I wrote this poem in an effort to immortalize the incredible boringness of a US Government teacher I had in high school. We published it in the (lame) school paper to try to get this guy's goat, but then it occured to me that a teacher as boring as him probably doesn't read much poetry, and especially doesn't read student poetry. As the name implies, this is a sestina. I kept on going back and forth between sarcasm and weird images, so the result is kind of strange. This poem was such a major shift from all the other poems I was writing at the time that I found it hard to get away from the other styles and forms. Anyways, without further ado:

Sestina On Government

Mr. McAndrew paces up front in the room
Relative silence, and the great American majority
Another drops a pen and falls asleep.
Sick, sick, sick of changeless walls and windows;
and paper, always paper. I envy the free.
I somehow doubt this is my idea of a good time.

How boring. What else could I do with my time?
It clicks by in our pretentious little room
Pervasive lethargy, and no one is free.
Go talk to the great American majority.
Sunlight falls in through the grimy half-windows
And he's looking this way, so I'd better not fall asleep.

And so what if I am asleep?
There's very little else to do with my (devalued!) time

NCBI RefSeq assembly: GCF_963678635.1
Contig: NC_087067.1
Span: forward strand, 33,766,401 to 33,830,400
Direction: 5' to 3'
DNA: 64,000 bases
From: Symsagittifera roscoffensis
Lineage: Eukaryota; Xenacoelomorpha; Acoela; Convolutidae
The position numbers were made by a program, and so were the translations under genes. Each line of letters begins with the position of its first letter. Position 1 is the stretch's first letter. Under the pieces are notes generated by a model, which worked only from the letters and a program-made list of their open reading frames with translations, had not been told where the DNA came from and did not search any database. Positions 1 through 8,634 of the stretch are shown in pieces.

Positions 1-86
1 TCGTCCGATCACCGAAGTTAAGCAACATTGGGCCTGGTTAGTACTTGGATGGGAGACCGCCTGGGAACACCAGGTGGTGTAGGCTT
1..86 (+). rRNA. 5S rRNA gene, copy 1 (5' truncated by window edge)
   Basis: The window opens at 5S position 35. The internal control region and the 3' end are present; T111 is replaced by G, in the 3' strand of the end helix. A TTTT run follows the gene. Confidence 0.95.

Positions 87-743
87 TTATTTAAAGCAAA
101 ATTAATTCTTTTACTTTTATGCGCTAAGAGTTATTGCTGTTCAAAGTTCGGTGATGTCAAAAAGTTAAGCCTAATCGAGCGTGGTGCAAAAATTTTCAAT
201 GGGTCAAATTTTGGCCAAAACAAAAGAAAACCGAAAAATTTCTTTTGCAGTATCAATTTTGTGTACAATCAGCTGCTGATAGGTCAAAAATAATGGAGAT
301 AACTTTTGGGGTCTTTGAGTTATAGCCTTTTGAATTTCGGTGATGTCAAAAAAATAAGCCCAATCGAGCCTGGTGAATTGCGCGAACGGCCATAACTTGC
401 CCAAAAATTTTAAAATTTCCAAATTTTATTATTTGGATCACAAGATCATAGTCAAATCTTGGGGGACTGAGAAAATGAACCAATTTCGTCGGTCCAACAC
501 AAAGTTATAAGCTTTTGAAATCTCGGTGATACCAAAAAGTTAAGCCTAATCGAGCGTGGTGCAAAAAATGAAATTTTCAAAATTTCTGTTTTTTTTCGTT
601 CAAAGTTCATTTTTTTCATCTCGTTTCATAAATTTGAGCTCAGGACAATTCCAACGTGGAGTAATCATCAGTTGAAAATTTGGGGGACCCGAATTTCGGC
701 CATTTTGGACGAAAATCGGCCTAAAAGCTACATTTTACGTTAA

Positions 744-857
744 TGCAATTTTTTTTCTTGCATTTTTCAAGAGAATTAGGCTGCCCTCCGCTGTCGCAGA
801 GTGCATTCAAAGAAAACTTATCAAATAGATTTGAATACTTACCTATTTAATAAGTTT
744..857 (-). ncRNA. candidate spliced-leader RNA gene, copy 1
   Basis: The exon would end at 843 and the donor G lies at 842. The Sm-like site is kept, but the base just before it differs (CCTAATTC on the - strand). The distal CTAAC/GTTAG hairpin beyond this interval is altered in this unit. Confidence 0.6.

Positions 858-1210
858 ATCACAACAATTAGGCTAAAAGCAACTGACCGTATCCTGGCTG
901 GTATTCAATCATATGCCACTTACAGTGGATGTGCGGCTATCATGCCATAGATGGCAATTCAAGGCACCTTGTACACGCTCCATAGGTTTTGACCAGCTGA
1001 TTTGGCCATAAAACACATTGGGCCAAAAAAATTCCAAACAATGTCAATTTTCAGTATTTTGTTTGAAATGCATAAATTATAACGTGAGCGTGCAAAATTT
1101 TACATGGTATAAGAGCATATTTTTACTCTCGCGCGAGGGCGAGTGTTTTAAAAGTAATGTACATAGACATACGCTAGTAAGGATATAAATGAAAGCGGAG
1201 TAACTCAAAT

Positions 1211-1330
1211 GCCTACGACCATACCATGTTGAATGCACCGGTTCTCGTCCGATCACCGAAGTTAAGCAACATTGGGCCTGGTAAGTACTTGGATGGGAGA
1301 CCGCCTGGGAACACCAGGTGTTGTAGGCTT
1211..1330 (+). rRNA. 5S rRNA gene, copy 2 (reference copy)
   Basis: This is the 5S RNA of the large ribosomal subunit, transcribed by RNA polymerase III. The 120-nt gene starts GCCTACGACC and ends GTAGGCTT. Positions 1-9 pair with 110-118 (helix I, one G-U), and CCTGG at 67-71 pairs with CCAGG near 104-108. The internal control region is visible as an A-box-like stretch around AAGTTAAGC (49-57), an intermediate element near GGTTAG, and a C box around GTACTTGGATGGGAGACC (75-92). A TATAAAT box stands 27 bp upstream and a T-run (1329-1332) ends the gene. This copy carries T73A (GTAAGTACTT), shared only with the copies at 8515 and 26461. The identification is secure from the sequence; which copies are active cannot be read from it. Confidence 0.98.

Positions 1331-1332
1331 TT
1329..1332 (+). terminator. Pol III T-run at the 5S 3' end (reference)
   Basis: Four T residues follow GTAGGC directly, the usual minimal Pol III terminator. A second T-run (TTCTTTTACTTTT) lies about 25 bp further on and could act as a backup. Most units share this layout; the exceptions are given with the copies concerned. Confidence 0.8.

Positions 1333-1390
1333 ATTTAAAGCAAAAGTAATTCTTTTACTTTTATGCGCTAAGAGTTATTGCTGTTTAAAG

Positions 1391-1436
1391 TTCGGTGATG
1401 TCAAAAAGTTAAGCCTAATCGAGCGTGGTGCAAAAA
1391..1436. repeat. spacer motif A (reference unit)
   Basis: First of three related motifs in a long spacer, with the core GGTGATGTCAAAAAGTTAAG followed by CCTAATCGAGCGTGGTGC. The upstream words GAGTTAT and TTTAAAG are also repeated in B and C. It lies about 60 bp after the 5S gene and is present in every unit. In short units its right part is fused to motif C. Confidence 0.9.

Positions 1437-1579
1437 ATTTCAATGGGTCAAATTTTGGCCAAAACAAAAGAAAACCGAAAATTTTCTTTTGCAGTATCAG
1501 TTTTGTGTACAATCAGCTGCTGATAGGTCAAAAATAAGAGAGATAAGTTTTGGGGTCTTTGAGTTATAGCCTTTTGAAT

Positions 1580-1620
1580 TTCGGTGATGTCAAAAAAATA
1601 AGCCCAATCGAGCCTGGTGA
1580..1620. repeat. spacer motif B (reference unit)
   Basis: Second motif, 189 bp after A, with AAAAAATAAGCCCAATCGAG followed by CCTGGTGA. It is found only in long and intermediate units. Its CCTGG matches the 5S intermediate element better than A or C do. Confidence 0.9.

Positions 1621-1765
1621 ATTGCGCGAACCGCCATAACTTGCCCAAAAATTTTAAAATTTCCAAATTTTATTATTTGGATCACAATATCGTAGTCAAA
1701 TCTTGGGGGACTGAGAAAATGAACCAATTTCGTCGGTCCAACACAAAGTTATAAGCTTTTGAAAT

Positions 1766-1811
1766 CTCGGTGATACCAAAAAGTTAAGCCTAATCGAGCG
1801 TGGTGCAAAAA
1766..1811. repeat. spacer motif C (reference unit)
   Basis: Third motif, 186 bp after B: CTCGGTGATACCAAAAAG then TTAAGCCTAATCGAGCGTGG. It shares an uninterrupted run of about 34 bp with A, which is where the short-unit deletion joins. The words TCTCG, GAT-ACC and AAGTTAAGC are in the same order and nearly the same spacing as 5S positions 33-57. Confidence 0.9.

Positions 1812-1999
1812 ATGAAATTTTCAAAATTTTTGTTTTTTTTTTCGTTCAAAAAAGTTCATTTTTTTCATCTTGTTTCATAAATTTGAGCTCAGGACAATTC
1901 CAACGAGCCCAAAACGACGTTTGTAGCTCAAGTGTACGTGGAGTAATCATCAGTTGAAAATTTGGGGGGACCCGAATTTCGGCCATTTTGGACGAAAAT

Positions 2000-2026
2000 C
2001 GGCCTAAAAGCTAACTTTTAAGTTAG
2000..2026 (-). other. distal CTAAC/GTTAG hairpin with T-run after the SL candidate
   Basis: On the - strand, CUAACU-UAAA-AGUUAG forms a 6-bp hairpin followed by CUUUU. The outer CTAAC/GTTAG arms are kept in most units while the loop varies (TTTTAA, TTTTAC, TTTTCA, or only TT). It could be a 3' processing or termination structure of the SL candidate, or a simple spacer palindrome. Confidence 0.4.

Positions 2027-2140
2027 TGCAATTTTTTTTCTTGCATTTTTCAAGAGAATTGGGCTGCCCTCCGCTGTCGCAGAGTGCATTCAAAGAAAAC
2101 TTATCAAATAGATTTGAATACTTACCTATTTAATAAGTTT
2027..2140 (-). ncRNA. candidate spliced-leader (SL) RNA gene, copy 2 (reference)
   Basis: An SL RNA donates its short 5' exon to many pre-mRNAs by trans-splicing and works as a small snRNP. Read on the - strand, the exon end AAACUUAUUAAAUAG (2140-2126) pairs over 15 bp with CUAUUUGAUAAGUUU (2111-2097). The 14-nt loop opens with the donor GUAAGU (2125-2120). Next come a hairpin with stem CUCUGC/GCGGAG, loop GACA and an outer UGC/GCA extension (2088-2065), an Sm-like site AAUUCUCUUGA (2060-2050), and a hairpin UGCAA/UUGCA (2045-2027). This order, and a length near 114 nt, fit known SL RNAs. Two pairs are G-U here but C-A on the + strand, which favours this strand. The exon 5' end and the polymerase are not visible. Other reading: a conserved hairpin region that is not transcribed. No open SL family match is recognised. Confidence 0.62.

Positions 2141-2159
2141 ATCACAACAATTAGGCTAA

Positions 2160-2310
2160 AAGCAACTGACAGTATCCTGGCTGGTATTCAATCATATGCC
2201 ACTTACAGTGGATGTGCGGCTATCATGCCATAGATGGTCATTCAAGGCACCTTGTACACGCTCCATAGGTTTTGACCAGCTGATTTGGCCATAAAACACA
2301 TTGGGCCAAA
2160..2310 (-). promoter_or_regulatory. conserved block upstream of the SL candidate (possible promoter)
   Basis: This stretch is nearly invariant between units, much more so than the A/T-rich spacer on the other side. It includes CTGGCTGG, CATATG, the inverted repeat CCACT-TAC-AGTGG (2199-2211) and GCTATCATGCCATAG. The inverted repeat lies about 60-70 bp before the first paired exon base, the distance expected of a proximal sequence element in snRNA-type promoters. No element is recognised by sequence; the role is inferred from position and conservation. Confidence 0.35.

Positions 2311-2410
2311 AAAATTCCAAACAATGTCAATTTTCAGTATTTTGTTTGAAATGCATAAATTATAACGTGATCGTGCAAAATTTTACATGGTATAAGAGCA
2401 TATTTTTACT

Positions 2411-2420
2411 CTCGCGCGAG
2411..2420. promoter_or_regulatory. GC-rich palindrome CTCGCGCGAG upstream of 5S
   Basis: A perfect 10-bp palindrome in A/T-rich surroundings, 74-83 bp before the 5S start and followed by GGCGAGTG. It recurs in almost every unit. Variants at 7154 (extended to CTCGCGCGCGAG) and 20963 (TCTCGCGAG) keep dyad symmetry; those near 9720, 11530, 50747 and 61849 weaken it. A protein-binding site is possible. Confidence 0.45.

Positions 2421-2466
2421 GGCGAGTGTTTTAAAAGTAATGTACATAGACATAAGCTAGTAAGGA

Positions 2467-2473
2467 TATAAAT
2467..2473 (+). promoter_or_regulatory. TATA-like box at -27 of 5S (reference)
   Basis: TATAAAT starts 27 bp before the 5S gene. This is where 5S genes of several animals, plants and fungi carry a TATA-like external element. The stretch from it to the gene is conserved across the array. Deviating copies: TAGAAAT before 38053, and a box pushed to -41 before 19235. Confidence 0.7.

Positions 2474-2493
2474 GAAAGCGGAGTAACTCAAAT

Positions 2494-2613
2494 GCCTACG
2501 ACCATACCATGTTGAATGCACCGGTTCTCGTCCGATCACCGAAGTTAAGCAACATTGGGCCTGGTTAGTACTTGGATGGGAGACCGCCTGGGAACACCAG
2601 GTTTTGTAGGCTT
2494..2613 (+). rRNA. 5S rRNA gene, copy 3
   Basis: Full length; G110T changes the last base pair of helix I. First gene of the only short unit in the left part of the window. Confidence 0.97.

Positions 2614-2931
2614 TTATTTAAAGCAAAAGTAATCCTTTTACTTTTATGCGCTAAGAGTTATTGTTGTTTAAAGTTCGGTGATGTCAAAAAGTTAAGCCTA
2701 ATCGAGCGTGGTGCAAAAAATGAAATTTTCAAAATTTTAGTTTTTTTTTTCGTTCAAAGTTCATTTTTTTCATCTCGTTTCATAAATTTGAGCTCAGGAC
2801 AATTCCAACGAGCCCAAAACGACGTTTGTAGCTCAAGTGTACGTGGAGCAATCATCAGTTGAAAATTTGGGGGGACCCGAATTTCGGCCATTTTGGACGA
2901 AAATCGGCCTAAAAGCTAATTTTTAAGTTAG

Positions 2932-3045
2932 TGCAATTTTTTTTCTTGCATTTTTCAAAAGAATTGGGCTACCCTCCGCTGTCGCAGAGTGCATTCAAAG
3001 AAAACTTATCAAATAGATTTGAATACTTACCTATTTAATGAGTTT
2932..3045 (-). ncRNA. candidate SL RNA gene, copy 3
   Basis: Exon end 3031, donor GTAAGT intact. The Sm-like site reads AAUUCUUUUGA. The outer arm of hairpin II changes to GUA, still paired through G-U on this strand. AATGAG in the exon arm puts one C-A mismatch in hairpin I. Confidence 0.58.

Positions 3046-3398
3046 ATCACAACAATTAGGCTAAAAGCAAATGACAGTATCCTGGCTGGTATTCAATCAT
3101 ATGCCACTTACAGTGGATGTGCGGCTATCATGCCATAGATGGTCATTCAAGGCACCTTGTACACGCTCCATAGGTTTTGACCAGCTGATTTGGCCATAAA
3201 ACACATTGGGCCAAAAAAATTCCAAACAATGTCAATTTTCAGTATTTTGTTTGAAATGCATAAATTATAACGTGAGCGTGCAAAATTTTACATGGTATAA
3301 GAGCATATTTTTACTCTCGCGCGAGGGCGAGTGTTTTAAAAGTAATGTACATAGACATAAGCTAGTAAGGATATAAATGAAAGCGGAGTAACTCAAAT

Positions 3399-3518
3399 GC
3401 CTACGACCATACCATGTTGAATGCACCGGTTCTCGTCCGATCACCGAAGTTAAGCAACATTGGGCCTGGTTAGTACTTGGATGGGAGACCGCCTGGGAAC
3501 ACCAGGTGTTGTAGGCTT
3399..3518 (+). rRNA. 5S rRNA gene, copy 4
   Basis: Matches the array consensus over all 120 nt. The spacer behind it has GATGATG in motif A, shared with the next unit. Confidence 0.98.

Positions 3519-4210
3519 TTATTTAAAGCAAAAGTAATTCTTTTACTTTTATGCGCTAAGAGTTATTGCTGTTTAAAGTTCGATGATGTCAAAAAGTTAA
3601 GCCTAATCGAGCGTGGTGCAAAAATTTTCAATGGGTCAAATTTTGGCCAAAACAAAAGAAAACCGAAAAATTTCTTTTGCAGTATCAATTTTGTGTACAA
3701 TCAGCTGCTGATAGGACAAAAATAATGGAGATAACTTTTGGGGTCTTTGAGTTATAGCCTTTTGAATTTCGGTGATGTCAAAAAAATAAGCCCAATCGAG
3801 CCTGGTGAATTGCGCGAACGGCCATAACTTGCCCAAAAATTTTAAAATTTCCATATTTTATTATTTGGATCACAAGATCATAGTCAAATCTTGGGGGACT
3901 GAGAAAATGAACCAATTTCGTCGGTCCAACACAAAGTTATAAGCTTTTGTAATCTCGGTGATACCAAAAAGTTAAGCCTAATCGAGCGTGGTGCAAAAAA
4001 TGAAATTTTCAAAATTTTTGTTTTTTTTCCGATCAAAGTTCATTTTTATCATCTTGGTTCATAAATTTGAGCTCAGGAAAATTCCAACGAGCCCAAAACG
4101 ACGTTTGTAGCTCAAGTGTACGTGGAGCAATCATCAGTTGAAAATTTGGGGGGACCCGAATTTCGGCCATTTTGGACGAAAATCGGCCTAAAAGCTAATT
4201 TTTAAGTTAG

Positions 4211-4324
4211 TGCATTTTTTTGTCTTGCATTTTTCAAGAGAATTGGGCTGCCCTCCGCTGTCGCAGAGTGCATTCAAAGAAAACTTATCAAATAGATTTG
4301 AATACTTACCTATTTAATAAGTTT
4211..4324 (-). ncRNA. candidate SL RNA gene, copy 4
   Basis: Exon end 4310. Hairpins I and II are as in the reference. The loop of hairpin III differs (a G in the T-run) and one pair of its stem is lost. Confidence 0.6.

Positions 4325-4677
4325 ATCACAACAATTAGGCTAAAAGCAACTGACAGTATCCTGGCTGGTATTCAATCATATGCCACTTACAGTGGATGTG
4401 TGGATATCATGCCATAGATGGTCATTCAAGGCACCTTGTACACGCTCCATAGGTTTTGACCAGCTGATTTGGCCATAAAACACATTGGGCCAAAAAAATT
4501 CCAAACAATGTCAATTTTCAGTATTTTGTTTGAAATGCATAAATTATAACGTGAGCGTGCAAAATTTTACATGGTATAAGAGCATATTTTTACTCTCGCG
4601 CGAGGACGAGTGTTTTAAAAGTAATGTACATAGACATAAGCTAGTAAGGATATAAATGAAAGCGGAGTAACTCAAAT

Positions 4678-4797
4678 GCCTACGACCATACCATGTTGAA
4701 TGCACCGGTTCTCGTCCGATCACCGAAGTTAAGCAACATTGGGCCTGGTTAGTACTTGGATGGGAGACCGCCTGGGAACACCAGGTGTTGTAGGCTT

(Unless of course I wanted to jump out the windows;
at least then I'd be outside of the room).
Sounds like we suffer the lack of a majority
(although they do give us paper for free).

Yes, well, I'm always free.
And after we get back from being asleep,
We'll participate in the infallible majority.
The Boring Guy is running out of time...
I'd rather we all just up and left the room
(and the best way out is definitely through the windows).

It's not really useful staring at the windows
(these days they give us just forty minutes for free)
or looking frantically about this ugly room.
More than half the class is mostly asleep.
No convictions, though (pitiably enough), this time.
And if everyone mumbled at once...I'd call that a majority.

Can't get rid of the walls -- there's no majority.
Although, in all likelihood, we could vote out the windows
(You could smash them all, but I doubt you have time
for glass destruction -- and besides, glass ain't free).
And you -- quit pretending you're asleep.
You're just a victim of this diabolical room.

In this room we're all asleep. In time,
the majority. Without windows, the world is
free. Don't wait, and don't sit still.

Log in or register to write something here or to contact authors.